0131 510 1234

Author Archive for: Neil Douglas

Data Privacy Day 2019

Data Privacy Day 2019

Data privacy. Take a second to think about these two important words and what they mean. More than merely a buzzword for the new millennium, data privacy impacts all our lives in a connected world, especially in the workplace.

Since the implementation of GDPR, the stakes are much higher for organisations that don’t take data protection as seriously as they should. A recent example of a company falling foul of GDPR is Google, recently fined £44m by French data regulators CNIL for “lack of transparency, inadequate information and lack of valid consent regarding ads personalisation”. Although Google hasn’t experienced a data breach – the charge is related to consent.

Why data protection matters

The workplace has been transformed in the past decade. We are all more connected digitally on social media apps such as LinkedIn, Facebook and Twitter. Online services such as banking apps, Netflix and Amazon store our financial details on cloud servers. Add a massive increase in computer savvy criminals to the mix and you have the ingredients for a perfect data privacy storm. Data privacy isn’t “someone else’s problem”, it’s everyone within the company’s responsibility to protect personal and company information.

Data breaches and loss of company information has far-reaching consequences for a business. Reputational and profit damage resulting from negative press, fines and increased IT costs after the event are examples of additional expenses incurred by most businesses after an information security incident. Research also indicates that a data breach can be fatal for many smaller organisations.

data privacy day 2019 - mid section image

Simple steps to improve data privacy

Information security is a complex beast, with a myriad of products and services on the market. As with most things, you get what you pay for and most vendors specialise in specific sectors or verticals. Let’s remove ourselves from product-specific advice for a moment and focus on strategic methods to improve organisational data privacy.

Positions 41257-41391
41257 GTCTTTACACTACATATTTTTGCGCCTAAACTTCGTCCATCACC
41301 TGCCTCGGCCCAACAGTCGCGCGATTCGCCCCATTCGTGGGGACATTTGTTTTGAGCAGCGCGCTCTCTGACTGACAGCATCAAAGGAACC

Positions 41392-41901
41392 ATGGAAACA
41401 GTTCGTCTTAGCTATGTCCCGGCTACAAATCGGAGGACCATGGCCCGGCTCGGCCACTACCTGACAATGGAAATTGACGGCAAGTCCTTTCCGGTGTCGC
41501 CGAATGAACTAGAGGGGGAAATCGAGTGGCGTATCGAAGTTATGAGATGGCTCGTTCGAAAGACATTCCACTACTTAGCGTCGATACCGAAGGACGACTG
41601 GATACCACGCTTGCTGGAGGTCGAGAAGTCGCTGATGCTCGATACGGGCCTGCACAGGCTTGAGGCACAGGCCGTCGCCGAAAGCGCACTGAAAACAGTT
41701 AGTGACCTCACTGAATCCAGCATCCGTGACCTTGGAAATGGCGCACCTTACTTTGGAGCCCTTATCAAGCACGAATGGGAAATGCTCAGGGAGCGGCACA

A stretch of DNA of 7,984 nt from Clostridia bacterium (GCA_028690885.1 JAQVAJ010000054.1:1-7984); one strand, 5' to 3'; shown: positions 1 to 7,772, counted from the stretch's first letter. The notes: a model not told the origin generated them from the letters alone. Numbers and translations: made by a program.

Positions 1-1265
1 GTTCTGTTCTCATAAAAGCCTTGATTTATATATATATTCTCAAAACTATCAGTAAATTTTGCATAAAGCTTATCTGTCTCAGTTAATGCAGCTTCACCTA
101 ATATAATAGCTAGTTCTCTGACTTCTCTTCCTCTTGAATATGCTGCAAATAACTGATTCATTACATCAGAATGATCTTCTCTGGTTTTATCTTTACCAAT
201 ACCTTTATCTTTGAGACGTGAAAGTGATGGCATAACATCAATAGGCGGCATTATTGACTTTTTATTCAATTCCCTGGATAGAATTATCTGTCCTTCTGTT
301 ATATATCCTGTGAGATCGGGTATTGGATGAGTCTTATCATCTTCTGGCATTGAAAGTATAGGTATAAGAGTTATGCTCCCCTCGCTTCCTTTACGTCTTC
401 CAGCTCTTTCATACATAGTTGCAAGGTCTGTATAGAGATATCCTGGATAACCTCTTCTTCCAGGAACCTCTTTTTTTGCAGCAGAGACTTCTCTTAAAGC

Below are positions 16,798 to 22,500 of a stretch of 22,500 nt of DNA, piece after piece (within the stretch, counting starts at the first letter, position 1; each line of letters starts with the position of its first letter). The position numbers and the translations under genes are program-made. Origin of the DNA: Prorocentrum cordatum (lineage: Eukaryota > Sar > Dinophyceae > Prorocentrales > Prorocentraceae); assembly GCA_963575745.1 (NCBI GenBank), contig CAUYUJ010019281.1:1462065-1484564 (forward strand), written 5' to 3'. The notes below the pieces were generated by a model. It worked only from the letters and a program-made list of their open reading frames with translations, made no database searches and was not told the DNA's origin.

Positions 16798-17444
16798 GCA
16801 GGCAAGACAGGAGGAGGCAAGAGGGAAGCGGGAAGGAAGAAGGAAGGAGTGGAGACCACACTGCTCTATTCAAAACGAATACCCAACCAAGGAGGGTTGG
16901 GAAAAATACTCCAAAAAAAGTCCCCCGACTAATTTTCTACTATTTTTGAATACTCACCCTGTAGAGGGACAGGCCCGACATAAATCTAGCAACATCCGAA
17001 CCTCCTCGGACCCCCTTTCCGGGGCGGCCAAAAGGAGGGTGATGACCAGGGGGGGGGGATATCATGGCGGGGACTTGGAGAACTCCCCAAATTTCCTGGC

Increase user awareness

Providing user awareness training is one of the first steps organisations must take to improve information security. Although employees are the greatest strength of an organisation, they are also a target for hackers.

Make users aware of their responsibilities and teach basics such as the importance of choosing strong passwords to protect app and account logins. It is important to keep your team up to speed on the many dangers that abound in email phishing attacks. Phishing is the number one method used by criminals to extract user credentials, business-critical information and finance details from unsuspecting employees.

Use encryption

Encryption protects data at rest and in transit from being intercepted by scrambling the information, presenting a string of nonsensical characters when reading without a unique decryption key. Encryption is particularly useful when protecting mobile devices such as laptops, tablets and smartphones as well as external hard drives and USB drives – all of which are easily lost or stolen.

It is also worth noting that protecting mobile devices with a password or passcode should also be a priority, adding a further security step.

Use a VPN

When employees need to send data between branch sites or access information stored on the corporate network from outside the office, investing in a VPN solution is essential.